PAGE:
One morning, we started to Dar es Salaam from our demonstration centre. When we just arrived in Dakawa town, got on the main road, our car was stopped by a female traffic police officer. I asked my local driver what was the matter, the driver said it might be the issue that he had hit a small cattle of the Massai people on the way the day before yesterday. On that day, as we returned from Morogoro, a group of Massai cattle were on the road. At that time our driver drove the car too fast, did not brake in time, a calf was hit a bit. The Maasai people might have called the traffic police, our car was stopped by the police. Fortunately, an official from Morogoro Province Agricultural Bureau was sitting inside our car, and communicate with the traffic police for a long time. After the traffic police wrote down the driver’s license number, we were allowed to leave, but the driver was asked to go to the police the next day to clear the problem.
The traffic policewoman who block out car was just the same traffic police who deal the issue day of hit cattle two days earlier. The driver thought she would give him sort of trouble, but the result was not the case. She stopped us and said that two Massai people wanted ask us a favor because their woman was having child birth in the Morogoro hospital and they would like to take our car to Morogoro. I said to they no problem and just get into the car.
After they got inside our car and sat on seat behind me, I turn back and gave a glance at the two Massai men and found they dressed in bright Masai clothing.
As I continuously looked back, I noticed that the two Massai people on the back seat have square faces, big ears and bare heads, looked like two fat monk. One of them wore a thick gold bracelet on his wrist, the other one wore a thick gold ring on his finger, both gave you the impression of rich people. It was said the Maasai people who graze for the livelihood have money, such was really the case.
They sat in the car, if I did not speak with them, it seemed not right. So I began to speak with them in Swahili. Bit by bit, we got on the chat. Although I was not good enough to speak Kiswahili, I could manage to cope with this simple chat.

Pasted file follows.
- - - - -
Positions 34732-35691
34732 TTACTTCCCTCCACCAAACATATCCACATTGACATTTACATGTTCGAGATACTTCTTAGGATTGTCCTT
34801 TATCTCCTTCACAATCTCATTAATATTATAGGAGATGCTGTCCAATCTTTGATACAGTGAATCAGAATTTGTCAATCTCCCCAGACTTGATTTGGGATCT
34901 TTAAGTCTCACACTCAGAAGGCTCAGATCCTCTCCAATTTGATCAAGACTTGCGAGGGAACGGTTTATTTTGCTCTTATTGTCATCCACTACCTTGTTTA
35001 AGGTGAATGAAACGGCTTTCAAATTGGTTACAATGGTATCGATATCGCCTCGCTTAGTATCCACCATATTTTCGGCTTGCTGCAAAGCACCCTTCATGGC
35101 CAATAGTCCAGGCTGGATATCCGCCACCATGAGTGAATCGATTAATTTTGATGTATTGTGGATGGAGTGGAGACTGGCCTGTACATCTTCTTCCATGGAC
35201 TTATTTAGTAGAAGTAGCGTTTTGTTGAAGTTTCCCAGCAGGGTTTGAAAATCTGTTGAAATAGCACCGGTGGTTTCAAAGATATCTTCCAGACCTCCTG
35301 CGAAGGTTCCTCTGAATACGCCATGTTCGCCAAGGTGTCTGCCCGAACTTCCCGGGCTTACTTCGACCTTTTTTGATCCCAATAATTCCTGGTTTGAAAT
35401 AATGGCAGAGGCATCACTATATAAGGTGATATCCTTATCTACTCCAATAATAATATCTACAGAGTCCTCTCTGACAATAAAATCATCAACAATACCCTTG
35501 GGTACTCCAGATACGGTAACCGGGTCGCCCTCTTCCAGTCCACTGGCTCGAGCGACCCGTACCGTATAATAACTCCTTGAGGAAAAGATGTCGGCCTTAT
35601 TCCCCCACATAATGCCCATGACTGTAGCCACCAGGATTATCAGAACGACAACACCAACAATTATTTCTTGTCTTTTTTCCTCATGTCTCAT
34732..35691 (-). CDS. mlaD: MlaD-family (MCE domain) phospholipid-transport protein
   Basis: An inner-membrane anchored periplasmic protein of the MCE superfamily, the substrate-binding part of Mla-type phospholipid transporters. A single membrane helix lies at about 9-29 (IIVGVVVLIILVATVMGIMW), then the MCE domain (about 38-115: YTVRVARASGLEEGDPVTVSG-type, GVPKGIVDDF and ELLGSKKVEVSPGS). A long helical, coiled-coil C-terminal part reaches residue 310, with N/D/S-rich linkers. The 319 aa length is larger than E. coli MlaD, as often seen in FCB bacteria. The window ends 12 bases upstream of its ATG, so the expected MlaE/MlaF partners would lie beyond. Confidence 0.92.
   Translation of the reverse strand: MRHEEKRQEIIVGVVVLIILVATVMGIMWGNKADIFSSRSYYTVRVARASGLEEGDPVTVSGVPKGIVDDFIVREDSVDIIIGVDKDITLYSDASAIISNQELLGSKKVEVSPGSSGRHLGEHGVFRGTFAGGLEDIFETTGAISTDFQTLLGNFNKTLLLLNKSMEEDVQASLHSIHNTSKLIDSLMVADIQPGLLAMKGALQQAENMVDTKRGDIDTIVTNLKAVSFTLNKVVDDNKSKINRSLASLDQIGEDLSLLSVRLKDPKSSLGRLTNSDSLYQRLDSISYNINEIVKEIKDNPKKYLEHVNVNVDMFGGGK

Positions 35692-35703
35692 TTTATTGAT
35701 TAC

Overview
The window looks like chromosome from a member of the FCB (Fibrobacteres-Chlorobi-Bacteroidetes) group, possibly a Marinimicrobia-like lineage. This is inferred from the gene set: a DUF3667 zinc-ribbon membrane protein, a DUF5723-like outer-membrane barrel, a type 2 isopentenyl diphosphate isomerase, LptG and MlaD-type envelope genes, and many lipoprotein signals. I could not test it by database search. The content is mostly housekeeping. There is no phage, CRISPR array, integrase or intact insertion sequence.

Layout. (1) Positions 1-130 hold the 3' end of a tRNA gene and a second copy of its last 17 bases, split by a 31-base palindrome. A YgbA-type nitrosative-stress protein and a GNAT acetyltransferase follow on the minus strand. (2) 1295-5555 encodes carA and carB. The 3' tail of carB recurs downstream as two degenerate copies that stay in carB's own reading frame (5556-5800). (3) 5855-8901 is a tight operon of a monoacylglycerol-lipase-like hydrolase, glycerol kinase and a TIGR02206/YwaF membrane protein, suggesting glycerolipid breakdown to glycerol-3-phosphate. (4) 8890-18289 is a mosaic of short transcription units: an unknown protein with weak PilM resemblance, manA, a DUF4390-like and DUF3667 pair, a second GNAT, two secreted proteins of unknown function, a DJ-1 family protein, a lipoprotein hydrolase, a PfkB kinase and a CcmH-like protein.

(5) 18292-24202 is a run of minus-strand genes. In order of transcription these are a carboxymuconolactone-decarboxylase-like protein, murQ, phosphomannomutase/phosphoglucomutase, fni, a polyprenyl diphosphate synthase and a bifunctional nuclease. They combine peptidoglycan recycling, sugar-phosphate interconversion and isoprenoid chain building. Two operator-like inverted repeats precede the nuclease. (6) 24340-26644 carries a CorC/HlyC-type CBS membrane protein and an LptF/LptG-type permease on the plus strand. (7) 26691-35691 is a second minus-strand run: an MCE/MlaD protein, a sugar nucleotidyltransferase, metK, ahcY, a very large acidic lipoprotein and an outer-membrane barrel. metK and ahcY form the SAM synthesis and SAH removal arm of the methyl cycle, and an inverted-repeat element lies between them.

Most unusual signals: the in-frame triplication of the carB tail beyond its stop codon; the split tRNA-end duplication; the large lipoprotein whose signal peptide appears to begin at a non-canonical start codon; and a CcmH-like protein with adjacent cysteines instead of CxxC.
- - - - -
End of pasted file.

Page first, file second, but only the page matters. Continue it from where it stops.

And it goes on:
After chatting a while, I knew that the Masai man who just sat behind me was called Salu, his family had 50 acres of grazing land, raising more than 200 cattle. The Niubi ( Chinese slang for unbelievable) thing was that his family actually had 10 wives, and all live together. Really like the big Chinese family long time ago before the communist obtained the political power in China , a man had many wives and concubines, with the red lanterns hanging high in front of the room of the woman which the man would visited at night. His 10 wives gave birth to countless children for him, the number could reach up to soldiers’ number of an enhanced platoon. The Massai man sat next to him was called Simoka, he was more richer, with over 300 acres of grazing land and over 500 head of cattle. Although having more property, Simoka but did not marry so many wives as Salu did, and he had only four wives, and each wife lived separately. I reckon, he had more money at home, with many houses which could afford his four wives to live separately. Of course, he also had many children.
Masai is a polygamous nation, as long as he has enough money, a man can marry a number of women. In a previous article about Ngorongoro village, I have already mentioned of a Massai chief who has twenty-five wives. At the same time, I have also mentioned that a Masai woman’s value is calculated in cattle, to marry a woman, you need to use cattle for exchange. Generally speaking, to marry one girl, you need to give her family 15-20 head of cattle for exchange. There are also some case that when a Massai man fancies a Massai girl outside , he even will directly grab her home and has sex with her, when the raw rice has been cooked into the mature meal, the girl becomes his wife. This kind of things have been described in my previous article titled ‘Tanzanian Story: the Massai Men who Love to Rob Woman’.
When we talked about theri life, they told me that they now dwelled in their fixed houses in Dakawa village, unlike some other Maasai people who used to move around.
The traditional Masai people is also a warrior, carrying weapons with him. Out of curiosity, I asked Salu behind me if he had the knife with him. He said yes he had and revealed the knife to me at the waist. In addition to his knife outside his waist, there was a big headed short black rod.
He firstly took his knife out from the scabbard, and then handed it to me and let me see and take photograph.
I hold the knife in hand, it looked very sharp on both its edges.
Then he gave me his big headed rod to let me take photo.
In the 50 minutes from Dakawa to Morogoro, I had a long conversation with the two Msasai men. Usually, I always feel that the Massai people is very mysterious, very special. That day, I had the opportunity to sit in the same car with the two Masai men, of course, l would like to chat to them and understand them in more detail. Many people say that Massai is borne to be sturdy with a little brutality. In fact, as long as you do not violate them and through good communication, they will be very friendly.
Dakawa Township is also a little bit concentrated areas of Massai people. Salu told me that in the entire Dakawa village, there were more than 2,000 Massai people settled here. No wonder that in the small town of Dakawa you can see flocks of Massai people. And around our agricultural demonstration centre, I could often hear the cry of grazing cattle and sheep of Msasai people.